Historians possess a quiet and immeasurable power: they preserve our stories, stories that define a nation, a gender, a region and its peoples, or all. To re-evaluate facts, to reimagine history, takes a visionary rebel and Dr. Margaret Conrad is an example of one. Her work in two areas has been particularly valuable: history seen from the point of view of women's role and participation, and a re-conceptualization of Atlantic Canada's history, both as a region and an essential element of Canada. What is particularly inspiring about Dr. Conrad is that she fulfills the broadest possible spectrum of the humanities tradition – as a teacher, an advisor, a thinker, a writer and a citizen activist. In celebration of the contributions she has made to our understanding of history, the University of Manitoba is proud to bestow upon her an Honorary Doctor of Laws.
Born in Bridgewater, Nova Scotia, Dr. Conrad received a Bachelor of Arts from Acadia University in 1967, and then studied at the University of Toronto, earning her Ph.D. in 1979. Elected Fellow of the Royal Society of Canada in 1995, Dr. Conrad received both the Queen’s Golden Jubilee and Diamond Jubilee Medals, and was appointed Officer of the Order of Canada in 2004.
Dr. Conrad taught at Acadia University for many years where she helped to found Atlantis: a Women’s Studies Journal as well as the Planter Studies Centre, which explored the history of eighteenth-century migrations to the Maritimes. In 2002, she was awarded a Canada Research Chair in Atlantic Canada Studies at the University of New Brunswick. In that capacity, she probed the potential of Humanities Computing through the highly innovative Atlantic Canada Portal. Of the nine scholarly books she has written, Atlantic Canada: A Region in the Making, which she co-authored with James K. Hiller, won the 2002 Canadian Historical Association’s Clio Prize and her biography of Maritime political leader George Nowlan was a runner up for the CHA’s Macdonald prize. Her essay, “”Sundays Always Make Me Think of Home’: Time and Place in Canadian Women's History”, has made an enduring impact on the way historians conceptualize women and the work they do in production, reproduction, and caring for the young, the ill, and the elderly.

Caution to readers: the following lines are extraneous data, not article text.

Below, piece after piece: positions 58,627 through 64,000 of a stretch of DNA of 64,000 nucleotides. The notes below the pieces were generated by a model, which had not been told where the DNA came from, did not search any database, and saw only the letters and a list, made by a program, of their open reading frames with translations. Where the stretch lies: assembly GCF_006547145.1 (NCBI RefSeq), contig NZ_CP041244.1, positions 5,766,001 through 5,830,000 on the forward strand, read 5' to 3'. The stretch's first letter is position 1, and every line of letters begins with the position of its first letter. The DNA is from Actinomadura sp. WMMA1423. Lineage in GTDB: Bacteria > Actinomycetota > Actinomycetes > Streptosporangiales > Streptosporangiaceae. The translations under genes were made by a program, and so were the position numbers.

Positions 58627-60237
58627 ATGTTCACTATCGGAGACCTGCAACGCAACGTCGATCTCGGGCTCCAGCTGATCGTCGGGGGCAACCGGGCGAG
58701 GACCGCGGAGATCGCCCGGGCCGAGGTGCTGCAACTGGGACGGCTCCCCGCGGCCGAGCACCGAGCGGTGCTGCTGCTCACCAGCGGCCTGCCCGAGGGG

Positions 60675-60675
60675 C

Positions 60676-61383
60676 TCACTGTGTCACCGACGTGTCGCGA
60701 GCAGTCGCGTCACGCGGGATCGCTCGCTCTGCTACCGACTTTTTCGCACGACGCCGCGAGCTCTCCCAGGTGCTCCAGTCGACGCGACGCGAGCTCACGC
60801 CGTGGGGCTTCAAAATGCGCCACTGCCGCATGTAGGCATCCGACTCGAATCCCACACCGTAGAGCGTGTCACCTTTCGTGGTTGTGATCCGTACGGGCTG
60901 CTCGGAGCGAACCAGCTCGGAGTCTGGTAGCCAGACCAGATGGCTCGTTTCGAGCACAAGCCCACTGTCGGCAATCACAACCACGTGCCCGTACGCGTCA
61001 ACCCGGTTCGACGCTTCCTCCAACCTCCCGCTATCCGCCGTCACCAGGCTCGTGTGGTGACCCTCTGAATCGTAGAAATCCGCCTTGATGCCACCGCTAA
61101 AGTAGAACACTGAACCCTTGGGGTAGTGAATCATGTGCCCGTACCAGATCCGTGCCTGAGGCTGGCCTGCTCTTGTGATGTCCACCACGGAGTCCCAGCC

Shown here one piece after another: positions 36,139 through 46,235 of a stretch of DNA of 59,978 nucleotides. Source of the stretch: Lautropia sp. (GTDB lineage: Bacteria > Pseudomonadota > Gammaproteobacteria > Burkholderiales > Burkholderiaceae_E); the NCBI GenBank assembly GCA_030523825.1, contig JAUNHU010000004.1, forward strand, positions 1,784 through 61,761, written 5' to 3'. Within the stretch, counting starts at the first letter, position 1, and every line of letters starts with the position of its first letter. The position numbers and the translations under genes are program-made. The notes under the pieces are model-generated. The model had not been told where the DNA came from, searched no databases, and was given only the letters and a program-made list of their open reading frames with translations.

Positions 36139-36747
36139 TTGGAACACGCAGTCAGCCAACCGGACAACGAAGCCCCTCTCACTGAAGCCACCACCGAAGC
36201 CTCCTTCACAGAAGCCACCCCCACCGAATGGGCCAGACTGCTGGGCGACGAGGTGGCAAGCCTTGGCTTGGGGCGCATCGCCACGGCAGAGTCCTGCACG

Esteemed English scholar, Gwendolyn Davies, describes Dr. Conrad’s scholarship – involving the detailed use of personal diaries in her research -- as taking place “at the intersection of research and originality”. Other contemporaries praise Dr. Conrad’s lifelong work of promoting history to Canadians – she has given over sixty public addresses, seven distinguished lectures, and published four book-length surveys of Canadian history in no less than sixteen editions for undergraduate students and the general public. She was President of the Canadian Historical Association from 2005 to 2007, and has served on a multitude of boards, including the Lafontaine-Baldwin Symposium, Canada’s National History Society, the Historic Sites and Monuments Board, and the Scientific Advisory Committee of the Council of Canadian Academies.
The University of Manitoba is proud to honour Dr. Conrad for all she has done to enrich Canada’s historical narrative.